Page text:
1. To cause to deviate from straightness; to bend; to inflect; to make crooked or curved. "We bow things the contrary way, to make them come to their natural straightness." (Milton) "The whole nation bowed their necks to the worst kind of tyranny." (Prescott)
2. To exercise powerful or controlling influence over; to bend, figuratively; to turn; to incline. "Adversities do more bow men's minds to religion." (Bacon) "Not to bow and bias their opinions." (Fuller)
5. To express by bowing; as, to bow one's thanks.
Origin: OE. Bowen, bogen, bugen, AS. Bugan (generally v.i); akin to D. Buigen, OHG. Biogan, G. Biegen, beugen, Icel. Boginn bent, beygja to bend, Sw. Boja, Dan. Boie, bugne, Coth. Biugan; also to L. Fugere to flee, Gr, and Skr. Bhuj to bend. Cf. Fugitive.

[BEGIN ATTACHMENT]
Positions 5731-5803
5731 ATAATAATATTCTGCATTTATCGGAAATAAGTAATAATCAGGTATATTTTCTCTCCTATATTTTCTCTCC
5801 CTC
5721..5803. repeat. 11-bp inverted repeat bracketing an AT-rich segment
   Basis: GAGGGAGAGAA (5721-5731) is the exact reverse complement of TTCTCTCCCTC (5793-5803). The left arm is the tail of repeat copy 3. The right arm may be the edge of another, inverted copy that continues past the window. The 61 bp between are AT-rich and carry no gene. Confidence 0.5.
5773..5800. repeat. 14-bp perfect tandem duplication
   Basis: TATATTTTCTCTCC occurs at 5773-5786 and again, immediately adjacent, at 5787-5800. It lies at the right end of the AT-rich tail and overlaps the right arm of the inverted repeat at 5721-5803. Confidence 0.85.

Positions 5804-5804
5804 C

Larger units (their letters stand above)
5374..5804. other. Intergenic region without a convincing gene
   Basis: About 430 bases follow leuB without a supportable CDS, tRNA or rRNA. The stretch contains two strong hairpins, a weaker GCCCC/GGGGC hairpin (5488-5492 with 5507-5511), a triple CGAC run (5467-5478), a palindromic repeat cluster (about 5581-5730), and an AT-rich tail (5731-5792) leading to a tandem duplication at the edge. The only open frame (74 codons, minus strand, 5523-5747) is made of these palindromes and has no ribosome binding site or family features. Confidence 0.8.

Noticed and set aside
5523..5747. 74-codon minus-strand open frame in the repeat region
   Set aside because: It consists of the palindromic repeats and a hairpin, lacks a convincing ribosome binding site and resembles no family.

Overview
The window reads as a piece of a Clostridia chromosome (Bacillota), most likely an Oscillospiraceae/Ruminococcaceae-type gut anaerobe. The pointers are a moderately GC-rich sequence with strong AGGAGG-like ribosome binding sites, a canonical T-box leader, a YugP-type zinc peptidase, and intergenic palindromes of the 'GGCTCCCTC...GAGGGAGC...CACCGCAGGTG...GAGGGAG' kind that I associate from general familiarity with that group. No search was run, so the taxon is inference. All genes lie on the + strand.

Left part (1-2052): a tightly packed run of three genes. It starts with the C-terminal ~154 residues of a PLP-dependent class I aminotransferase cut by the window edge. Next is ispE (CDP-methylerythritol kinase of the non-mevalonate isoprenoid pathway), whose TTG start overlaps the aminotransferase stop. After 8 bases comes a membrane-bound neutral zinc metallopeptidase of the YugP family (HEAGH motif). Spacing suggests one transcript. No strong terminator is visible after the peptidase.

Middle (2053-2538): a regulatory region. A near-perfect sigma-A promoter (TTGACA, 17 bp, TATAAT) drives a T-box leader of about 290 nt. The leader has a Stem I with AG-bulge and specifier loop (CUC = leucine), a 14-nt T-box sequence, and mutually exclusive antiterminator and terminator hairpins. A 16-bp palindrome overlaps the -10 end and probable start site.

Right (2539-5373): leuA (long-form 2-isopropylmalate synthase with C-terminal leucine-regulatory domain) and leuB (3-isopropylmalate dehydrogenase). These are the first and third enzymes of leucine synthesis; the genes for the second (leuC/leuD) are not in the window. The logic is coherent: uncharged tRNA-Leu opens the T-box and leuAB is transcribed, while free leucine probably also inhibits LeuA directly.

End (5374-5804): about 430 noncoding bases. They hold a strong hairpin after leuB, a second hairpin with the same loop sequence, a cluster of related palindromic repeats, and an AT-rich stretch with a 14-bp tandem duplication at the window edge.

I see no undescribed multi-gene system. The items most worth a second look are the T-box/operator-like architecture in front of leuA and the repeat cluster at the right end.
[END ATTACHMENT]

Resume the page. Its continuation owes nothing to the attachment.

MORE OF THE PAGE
6. An acrograph.
7. <mechanics> Any instrument consisting of an elastic rod, with ends connected by a string, employed for giving reciprocating motion to a drill, or for preparing and arranging the hair, fur, etc, used by hatters.
Origin: OE. Bowe, boge, AS. Boga, fr. AS. Bugan to bend; akin to D. Boog, G. Bogen, Icel. Bogi. See Bow.
(01 Mar 1998)
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